The NYU Child Study Center is recruiting for a research study on parenting programs for overactive, impulsive, and inattentive 3-4 year olds. Our family participated a few months ago and it was very very helpful. Both Kai and I went to the sessions so that we could be on the same page about what we learned. It's one-on-one training and I think if you were to pay for it, it would be really expensive but the best part is: IT'S FREE!!!!! They will even pay you! In one of the programs, the trainer goes to your house!

When Do You Tell Your Child He's Different?

Is there ever a right time? Today was a fairly good day. The boys got a few presents that they liked and Logan was looking forward to playing with one right before bedtime. Unfortunately, just minutes before bedtime, Logan and Spencer were playing near the trampoline and then Logan locked his brother in a sliding door closet and I couldn't get it open. Spencer was crying and I was worried he would get hurt. My husband helped me get him out. After seeing that Spencer was okay, I sent Logan straight to bed and told him that there will be no playing with his new toy, no pre-bedtime playtime with dad or mom and no stories. (Once again, thanks to Klonopin, I did this without yelling) He was devastated and he kept saying how he had a bad day and he begged for another chance and also said ...... and this broke my heart, "I can't control my body."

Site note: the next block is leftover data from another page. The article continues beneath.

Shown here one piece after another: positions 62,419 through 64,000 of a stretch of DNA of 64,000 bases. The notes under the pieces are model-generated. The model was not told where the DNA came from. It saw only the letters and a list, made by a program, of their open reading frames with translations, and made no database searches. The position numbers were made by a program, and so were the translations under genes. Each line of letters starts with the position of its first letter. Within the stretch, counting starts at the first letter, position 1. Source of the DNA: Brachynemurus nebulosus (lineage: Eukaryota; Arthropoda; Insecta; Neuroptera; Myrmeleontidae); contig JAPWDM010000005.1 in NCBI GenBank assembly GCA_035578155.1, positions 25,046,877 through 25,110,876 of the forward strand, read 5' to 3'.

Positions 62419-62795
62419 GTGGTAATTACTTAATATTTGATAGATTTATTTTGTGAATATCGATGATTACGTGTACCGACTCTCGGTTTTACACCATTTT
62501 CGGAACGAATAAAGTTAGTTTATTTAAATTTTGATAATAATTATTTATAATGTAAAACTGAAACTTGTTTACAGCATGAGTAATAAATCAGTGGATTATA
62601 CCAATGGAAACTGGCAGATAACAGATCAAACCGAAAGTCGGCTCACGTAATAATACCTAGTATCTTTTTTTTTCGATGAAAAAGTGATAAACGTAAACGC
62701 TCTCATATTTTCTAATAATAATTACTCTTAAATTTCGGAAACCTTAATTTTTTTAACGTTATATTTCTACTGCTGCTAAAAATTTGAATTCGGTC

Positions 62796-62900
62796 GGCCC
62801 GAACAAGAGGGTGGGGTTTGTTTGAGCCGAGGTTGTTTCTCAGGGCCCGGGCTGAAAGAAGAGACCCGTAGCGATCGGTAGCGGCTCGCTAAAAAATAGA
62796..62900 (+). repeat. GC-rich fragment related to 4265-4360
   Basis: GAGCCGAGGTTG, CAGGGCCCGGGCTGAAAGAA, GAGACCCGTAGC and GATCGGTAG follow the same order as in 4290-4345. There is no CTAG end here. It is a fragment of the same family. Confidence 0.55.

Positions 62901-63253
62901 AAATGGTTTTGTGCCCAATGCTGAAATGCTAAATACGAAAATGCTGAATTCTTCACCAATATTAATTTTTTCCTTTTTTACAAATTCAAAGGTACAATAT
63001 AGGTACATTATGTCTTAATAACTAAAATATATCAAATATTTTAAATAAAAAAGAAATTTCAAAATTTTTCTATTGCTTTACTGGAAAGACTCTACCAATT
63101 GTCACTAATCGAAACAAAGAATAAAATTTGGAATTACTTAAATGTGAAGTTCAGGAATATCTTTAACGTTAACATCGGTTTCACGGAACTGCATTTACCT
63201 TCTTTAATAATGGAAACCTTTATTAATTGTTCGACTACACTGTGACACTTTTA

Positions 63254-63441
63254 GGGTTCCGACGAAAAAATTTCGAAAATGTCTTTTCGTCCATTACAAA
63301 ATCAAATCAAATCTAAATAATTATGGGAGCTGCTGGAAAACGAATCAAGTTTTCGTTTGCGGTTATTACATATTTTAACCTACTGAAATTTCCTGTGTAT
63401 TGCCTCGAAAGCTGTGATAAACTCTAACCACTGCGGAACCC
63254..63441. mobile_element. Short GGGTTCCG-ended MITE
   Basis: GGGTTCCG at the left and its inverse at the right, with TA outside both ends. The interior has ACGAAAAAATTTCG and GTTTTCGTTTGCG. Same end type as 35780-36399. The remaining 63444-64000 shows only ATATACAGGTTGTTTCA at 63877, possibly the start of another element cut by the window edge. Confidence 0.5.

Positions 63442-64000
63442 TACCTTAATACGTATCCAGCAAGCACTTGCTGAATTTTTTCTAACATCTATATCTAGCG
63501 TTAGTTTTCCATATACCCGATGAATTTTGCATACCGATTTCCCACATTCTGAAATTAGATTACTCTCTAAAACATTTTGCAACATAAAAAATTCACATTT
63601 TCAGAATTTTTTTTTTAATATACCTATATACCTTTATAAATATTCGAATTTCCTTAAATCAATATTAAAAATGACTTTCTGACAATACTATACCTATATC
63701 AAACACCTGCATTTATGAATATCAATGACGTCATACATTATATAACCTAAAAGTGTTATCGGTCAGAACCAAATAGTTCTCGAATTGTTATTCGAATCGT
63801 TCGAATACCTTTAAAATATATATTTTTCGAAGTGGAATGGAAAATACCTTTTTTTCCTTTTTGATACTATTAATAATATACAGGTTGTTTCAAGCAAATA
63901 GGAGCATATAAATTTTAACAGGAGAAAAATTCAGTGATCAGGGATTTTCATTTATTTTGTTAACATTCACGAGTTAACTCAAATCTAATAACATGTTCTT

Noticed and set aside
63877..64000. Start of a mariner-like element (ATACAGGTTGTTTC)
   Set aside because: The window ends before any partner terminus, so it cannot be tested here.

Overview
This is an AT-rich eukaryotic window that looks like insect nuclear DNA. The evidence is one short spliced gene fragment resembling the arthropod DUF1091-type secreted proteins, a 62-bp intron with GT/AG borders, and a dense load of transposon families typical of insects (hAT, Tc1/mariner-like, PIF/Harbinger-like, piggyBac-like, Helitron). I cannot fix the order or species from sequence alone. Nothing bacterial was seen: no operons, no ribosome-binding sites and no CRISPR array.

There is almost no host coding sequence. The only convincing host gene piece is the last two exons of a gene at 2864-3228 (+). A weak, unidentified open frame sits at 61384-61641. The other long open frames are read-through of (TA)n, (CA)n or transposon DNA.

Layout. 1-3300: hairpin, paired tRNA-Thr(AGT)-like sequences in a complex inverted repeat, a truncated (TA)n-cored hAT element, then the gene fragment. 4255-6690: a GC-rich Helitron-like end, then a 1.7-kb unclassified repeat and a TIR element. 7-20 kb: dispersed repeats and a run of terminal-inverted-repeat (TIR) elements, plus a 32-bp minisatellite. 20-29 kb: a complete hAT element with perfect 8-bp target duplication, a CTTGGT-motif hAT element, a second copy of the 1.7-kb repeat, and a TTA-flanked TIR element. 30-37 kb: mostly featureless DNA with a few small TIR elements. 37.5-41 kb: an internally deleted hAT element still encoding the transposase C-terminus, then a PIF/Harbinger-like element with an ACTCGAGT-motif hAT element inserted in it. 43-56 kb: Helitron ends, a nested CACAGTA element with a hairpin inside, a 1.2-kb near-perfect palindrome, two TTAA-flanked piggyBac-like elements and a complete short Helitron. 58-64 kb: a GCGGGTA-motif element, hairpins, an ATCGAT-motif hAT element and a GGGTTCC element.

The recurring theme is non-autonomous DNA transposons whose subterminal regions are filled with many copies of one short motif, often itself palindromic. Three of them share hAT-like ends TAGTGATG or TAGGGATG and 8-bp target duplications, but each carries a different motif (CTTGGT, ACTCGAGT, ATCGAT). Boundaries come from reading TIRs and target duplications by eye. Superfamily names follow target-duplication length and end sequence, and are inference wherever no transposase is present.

I guess sooner or later, I'll have to tell Logan why he sometimes can't control his body. He's such a good kid and I know he really loves and cares for his brother but he really just can't help himself at times. I hated having to "punish" him but I'm not sure if there is a better way to let him know that this was unacceptable and dangerous behavior. However, I did tell him a million times that I wasn't mad anymore and that I loved him and that I know he'll try better tomorrow. I hope that was the right thing to do.

Wednesday, December 24, 2008

Wine, Food, and Special Needs Friends

The holidays don't mean that much to me anymore. My family and extended family are sadly estranged. However, this year, my friend who also has a child with special needs invited me to her house for dinner. I usually decline the few social invitations I get because of my children's behavior and diet but my friend's child is on the same restrictive diet so it would be an easy night as far as food was concerned.